Right Sided ECG (EKG) Lead Placement

Right sided ECG or electrocardiogram (as opposed to the standard left-sided ECG) are used when a right ventricular infarct or MI is suspected.

They are considered the single most accurate rapid assessment tool in determining is a right ventricular heart attack has occurred and are 90% sensitive and specific for this condition.

Because right-sided ECG’s are not as frequently used as the standard, left-sided ECG there is often confusion about where the chest leads are placed. The key fact to remember is that the positions of V1 and V2 are the same for both left and right-sided ECG’s.

In right sided ECG leads V3-V6 are placed along the right anterior chest wall in a mirror position as the V3-V6 leads in a normal left-sided ECG.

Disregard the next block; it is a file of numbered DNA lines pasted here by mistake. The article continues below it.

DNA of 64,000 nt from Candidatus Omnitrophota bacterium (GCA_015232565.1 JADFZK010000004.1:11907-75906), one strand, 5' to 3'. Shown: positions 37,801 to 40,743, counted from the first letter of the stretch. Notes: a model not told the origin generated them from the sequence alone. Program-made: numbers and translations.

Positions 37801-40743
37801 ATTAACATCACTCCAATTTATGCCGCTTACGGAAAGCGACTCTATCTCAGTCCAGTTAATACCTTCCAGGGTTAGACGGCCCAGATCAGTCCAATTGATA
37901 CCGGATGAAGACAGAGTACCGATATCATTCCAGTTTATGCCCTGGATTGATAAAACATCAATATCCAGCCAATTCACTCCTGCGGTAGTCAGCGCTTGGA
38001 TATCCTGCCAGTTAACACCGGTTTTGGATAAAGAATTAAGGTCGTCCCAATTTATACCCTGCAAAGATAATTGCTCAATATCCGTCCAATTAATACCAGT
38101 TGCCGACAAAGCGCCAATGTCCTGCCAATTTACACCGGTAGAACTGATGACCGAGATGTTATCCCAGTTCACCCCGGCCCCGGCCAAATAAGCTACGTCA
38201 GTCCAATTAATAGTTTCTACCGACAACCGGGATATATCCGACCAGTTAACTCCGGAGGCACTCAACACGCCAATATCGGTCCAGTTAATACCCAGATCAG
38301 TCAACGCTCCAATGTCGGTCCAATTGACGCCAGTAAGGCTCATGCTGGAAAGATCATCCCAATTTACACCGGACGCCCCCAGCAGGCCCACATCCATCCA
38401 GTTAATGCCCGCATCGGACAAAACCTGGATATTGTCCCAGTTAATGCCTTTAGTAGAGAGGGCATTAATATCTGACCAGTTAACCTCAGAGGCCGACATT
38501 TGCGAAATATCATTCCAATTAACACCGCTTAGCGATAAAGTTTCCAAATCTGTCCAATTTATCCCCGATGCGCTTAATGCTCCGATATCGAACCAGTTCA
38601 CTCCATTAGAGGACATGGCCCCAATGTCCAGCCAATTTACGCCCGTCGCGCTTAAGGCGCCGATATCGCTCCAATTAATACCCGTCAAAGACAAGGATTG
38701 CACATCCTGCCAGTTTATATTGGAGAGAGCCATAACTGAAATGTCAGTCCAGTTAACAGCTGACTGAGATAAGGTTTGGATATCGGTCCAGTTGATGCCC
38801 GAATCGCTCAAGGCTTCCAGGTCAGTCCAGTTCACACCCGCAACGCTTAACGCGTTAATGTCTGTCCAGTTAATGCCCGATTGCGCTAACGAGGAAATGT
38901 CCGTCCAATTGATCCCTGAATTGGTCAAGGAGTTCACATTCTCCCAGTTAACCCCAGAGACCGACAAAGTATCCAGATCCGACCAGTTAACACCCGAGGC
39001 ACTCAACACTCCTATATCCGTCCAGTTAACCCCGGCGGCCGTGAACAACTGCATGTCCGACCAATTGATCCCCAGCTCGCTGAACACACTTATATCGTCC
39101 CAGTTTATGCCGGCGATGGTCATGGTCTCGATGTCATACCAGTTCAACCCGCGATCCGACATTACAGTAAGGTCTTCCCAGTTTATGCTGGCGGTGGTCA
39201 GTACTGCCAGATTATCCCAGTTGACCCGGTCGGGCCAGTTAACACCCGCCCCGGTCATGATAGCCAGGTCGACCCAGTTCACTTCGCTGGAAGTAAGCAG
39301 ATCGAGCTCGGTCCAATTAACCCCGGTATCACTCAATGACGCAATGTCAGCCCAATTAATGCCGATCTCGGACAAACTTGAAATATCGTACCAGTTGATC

right sided ecg

Right-sided ECG lead placement

V1 for both right and left-sided ECG’s is placed to right fifth intercostal space at the sternal junction and in both ECG’s V2 is placed to the left of the sternum at the fifth sternocostal margin.


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1 Comments to “Right Sided ECG (EKG) Lead Placement”

  1. J. Sese, RN says:

    I’m just trying to get a consensus on the right placements for the right-sided EKG leads. The oldest version is that of the “mirror image’ with all the leads switched to the right side, including V1 and V2.
    Yours is to switch V3-V6.
    The one we use in our ED is based on this- (http://ehced.org/wp-content/site/tutorials/other-ekg-leads.pdf) which just moves V3 and V4.
    Is there any huge discrepancy if any way is used?

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